Tuesday, July 08, 2008

Annual report of activities

This being July and the start of a new fiscal year here at OHSU, it's time to look back at the past twelve months to see what we've accomplished. Below are a few statistics which help document our growth since July 2007:

Oral History Program
Six interviews conducted: Mary McFarland (SON), Frances Storrs (Dermatology), Tyra Hutchens (Nuclear Medicine/Clin Path), Rodney Beals (Orthopedics), William Toffler (Family Medicine), Peter Goodwin (Family Medicine)
(Up from two interviews in 2007)

Accessioned 15 collections, adding 110 linear feet of materials
(up from 29.5 l.ft. in 2007)

Received 47 donations, including books, personal papers, photographs, museum pieces, and money—plus teeth, a DVD of the Employee Recognition video presentation, and enough ophthalmological equipment to open a museum
(up from 30 donations in 2007)

Answered questions from 154 unique patrons:
74 OHSU faculty, 5 OHSU students, 17 other university, 58 unaffiliated
(up from 119 unique patrons in 2007)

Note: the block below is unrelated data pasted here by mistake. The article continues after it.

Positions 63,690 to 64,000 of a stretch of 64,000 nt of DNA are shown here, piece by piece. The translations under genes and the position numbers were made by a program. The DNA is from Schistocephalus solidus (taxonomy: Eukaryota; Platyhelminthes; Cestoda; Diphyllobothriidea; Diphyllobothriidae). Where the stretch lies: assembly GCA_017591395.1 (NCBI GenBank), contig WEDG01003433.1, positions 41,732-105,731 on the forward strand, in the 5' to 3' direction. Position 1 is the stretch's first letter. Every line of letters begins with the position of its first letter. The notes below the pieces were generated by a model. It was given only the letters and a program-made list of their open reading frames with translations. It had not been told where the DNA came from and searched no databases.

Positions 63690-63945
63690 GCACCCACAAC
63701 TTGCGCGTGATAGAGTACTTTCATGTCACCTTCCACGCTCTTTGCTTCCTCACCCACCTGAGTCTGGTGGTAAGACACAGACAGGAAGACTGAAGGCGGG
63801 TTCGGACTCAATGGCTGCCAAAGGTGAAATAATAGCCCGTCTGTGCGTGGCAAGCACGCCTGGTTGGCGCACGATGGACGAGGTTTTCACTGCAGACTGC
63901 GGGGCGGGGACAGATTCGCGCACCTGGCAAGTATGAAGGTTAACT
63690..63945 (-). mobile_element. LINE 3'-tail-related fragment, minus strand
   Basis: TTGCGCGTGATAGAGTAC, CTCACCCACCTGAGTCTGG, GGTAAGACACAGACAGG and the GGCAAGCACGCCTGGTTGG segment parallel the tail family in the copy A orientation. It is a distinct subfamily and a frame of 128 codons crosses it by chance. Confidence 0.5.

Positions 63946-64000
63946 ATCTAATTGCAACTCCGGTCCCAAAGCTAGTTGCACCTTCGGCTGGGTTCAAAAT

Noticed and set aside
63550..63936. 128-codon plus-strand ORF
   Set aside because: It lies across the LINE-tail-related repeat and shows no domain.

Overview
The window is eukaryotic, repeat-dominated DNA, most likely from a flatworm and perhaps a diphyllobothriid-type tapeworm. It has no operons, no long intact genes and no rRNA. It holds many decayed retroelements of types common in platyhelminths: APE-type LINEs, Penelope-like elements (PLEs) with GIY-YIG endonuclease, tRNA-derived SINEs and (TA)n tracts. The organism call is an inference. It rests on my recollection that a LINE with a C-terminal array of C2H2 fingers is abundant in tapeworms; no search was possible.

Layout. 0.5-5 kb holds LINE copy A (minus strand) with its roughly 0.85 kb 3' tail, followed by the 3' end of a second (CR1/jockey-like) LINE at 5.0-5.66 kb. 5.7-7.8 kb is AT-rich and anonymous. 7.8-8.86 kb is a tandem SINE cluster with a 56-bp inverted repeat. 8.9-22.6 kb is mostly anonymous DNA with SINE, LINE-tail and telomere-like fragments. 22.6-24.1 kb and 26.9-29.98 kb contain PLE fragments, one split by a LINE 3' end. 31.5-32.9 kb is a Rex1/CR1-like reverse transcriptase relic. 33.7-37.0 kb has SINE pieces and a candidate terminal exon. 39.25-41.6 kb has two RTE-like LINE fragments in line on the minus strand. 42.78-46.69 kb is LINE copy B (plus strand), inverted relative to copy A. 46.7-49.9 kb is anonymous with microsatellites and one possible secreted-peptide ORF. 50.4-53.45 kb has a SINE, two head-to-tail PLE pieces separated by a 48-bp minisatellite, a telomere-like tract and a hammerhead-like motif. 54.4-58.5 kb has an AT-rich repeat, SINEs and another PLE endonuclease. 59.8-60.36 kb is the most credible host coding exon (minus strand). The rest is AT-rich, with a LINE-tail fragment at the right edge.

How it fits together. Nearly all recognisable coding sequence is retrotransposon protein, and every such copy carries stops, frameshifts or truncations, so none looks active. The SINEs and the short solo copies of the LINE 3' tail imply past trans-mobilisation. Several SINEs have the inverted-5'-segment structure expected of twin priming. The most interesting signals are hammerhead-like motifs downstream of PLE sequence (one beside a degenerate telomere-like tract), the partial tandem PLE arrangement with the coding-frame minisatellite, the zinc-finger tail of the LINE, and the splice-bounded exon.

Began a monthly column on the history of medicine in the MSMP newsletter, The Scribe
Affiliated with the TFME Collegium for the Study of the Spirit of Medicine and the TFME Alexandria Associates
With Medical Photography, produced a second series of historic postcards
Provided tours to groups from Chinese librarians to the Friends of Lone Fir to the Northwest Independent Scholars Association
Participated in the annual luncheon for the Sam Jackson Guild estate donors
Continued blogging, with 1,000-1,500 visits to the site monthly

Mounted four exhibits, including:
Anatomy at the Bleeding Edge (Body Worlds tie-in)
Melvin P. Judkins (coronary arteriography)
Japanese medical equipment from WWII
Changing the Face of Medicine (in collaboration with Multnomah County Library, on display downtown through August 1)

In June 2008, added more staffing with the introduction of Jeff Colby, Circulation staff member, who is now working 6 hours per week in HC&A. Welcome Jeff!
Received additional storage space and relocated the Medical Museum Collection, freeing up room for archival accessions

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